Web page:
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Super Moderator
73,430 Posts
Discussion Starter · #1 ·
So sue them?

No, you'll probably lose, BUT

In the following case, in which the person frisked and disarmed sued, the officers knew this guy had a gun, and he refused to consent to the Terry frisk. The officers testified that Painter had not threatened them, but he was "cocky and evasive" when they questioned him about whether he had a gun. Painter refused to be frisked and an officer drew a gun on him. He was frisked at gunpoint. Painter was arrested, and he subsequently sued the police officers who participated in his arrest. The officer who knew Painter was not presently dangerous was found liable and stripped of his immunity. The officer who did not know the facts (he arrived as backup) was held to still be immune (the same as no liability, in his case).

The court held as follows:

Painter had done nothing to suggest that he had committed any crime that night, or that he might pose any danger to the officers or to any civilian who had not threatened his safety. Thus, on the summary judgment record construed most favorably for the plaintiff, Robertson lacked any reasonable suspicion which could be supported by articulable facts that Painter might aggressively menace any person; hence the faulted body search was unconstitutional. Moreover, as a matter of law, qualified immunity could not excuse Robertson from potential liability for that body search, at least on summary judgment, because clearly established law, including Terry , Sibron , and Adams , dictated prior to November 19, 1995 that a Terry frisk must be supported by an objectively reasonable suspicion that the subject was potentially dangerous.


The court held that Robertson knew enough about Painter to know he was a "model citizen," and thus "he knew prior to searching Painter that, if he indeed had concealed a loaded firearm on his person or within ready access inside the bar, he had a legal justification for that possession, and no articulable facts supported a suspicion that the plaintiff posed a potential safety hazard to any law-abiding person.

Nevertheless, Robertson elected to treat the crime victim as a criminal offender . . ."

And so he is held liable. Something to think about.

Here is a Findlaw link to the entire, lengthy case for anybody to read who has the time. Please do not draw crazy conclusions from it. The point is that if the officer thinks one is armed, the officer must also have a reason to believe one is presently dangerous, and the officer cannot create that "reasonable belief" by giving the person stopped attitude until the person stopped reciprocates, then claim he felt he was in danger . . .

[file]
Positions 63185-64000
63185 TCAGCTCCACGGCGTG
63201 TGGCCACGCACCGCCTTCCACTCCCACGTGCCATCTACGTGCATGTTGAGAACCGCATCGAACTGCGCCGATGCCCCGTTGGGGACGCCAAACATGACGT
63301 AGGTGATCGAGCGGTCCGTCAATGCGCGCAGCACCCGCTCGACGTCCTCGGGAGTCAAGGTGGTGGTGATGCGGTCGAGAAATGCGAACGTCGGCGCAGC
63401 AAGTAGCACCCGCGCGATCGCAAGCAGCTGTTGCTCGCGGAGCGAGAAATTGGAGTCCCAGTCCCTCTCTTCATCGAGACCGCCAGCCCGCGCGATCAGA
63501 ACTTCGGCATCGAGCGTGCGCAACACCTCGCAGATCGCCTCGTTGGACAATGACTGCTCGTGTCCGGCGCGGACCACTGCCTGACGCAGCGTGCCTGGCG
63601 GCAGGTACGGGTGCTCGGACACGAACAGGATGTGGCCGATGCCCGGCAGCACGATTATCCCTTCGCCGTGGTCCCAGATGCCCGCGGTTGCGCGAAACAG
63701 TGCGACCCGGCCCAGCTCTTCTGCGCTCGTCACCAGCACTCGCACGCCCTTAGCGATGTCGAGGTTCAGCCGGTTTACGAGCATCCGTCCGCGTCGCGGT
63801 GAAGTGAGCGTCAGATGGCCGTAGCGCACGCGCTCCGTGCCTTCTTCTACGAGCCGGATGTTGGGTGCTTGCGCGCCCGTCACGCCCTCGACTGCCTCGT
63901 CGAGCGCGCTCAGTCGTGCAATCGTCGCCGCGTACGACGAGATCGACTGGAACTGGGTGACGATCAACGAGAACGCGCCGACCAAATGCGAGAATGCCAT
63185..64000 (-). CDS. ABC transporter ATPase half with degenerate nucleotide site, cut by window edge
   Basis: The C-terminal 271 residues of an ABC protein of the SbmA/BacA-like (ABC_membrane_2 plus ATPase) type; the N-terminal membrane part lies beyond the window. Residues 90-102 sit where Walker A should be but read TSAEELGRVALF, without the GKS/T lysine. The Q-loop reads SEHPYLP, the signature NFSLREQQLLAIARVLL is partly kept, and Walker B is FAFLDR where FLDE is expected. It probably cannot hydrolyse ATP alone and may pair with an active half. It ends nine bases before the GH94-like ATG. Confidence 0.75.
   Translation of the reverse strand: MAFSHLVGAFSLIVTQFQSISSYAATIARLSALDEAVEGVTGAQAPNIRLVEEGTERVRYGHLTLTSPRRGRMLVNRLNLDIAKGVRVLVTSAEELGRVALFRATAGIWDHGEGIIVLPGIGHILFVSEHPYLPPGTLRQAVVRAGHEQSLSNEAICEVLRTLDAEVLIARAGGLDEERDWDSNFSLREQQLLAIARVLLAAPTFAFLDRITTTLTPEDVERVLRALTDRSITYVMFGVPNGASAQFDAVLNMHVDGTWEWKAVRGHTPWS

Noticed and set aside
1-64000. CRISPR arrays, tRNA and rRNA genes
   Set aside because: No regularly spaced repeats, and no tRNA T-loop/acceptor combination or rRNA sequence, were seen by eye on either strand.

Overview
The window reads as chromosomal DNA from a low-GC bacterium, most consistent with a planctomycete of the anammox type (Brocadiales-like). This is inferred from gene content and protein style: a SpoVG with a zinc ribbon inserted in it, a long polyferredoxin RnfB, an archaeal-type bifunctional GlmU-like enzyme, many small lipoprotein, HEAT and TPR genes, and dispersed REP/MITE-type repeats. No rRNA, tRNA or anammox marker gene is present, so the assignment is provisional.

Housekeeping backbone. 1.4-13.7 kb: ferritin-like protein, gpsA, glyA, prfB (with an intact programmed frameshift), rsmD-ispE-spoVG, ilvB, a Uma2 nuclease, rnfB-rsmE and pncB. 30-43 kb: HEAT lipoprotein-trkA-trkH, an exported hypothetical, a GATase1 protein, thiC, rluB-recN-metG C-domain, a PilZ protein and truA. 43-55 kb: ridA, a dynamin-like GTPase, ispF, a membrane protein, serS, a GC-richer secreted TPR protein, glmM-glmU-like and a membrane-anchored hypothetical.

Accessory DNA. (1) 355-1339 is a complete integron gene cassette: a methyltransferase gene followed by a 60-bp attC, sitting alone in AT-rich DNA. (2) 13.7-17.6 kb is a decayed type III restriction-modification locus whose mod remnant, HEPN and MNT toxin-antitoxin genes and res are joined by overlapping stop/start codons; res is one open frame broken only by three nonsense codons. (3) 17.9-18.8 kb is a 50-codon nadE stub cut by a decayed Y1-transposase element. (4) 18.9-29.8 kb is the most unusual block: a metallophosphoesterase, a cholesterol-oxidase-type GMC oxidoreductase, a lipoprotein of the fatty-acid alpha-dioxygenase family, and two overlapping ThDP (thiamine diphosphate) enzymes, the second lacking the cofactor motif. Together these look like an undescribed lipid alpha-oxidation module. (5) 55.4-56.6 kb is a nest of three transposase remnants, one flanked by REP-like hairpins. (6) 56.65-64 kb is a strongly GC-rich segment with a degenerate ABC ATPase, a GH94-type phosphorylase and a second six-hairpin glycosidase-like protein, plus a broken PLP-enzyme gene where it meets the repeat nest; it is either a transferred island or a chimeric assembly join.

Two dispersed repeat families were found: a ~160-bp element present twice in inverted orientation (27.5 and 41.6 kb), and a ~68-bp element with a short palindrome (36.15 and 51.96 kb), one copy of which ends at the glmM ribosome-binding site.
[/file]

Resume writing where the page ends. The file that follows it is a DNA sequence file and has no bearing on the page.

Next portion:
Painter's "nervousness, evasiveness, and disposition towards the officers during their consent search of the inn was a byproduct of [Officer] Robertson's questions, demeanor, and attitude . . ."

The link. ... o=99a0259p

Lawyer and Gun Activist
29,596 Posts
Underlying Attitude

It sounds like the cops just wanted to disarm this nightclub manager because they thought that a seedy bar with a rough clientele prone to fighting and making threats is the kind of place where EVERYBODY ought to be disarmed, including the bartender and other employees, even the manager of the place.

So when they heard about the confrontation between the drunk and violent big thug and the bar manager, who tried to avoid trouble and drew his gun (but didn't have to fire it) to turn back his attacker, they seemed to want to go after the bar manager for even having a weapon in the bar in the first place. Don't we all agree that's a stupid thought? The Sixth Circuit's opinion shows that those Judges approve of the bartender keeping mace and a club behind the bar, and they approve of the bar manager's actions in arming himself with a 9mm pistol in response to a threat against his person.

However, this case would have played out differently in Georgia. The law banning guns in places that serve alcohol by the drink doesn't have an exception for pistol permit holders, or the owners of the businesses in question, or even bouncers or other security personnel, unless those persons are employees of a licensed security agency / guard service company and properly registered as "armed guards" by the Secretary of State. So here in Georgia, there WOULD HAVE BEEN reasonable suspicion, if not full-blown probable cause, to question the bar manager about weapons and pat him down, looking to confiscate any weapons he might be carrying as evidence in a misdemeanor criminal case.

We really need to get that public gatherings law changed, or at least allow civilians to get "armed guard" credentials to protect their own persons and property and that of their employer, without having to be an employee of some security guard company.
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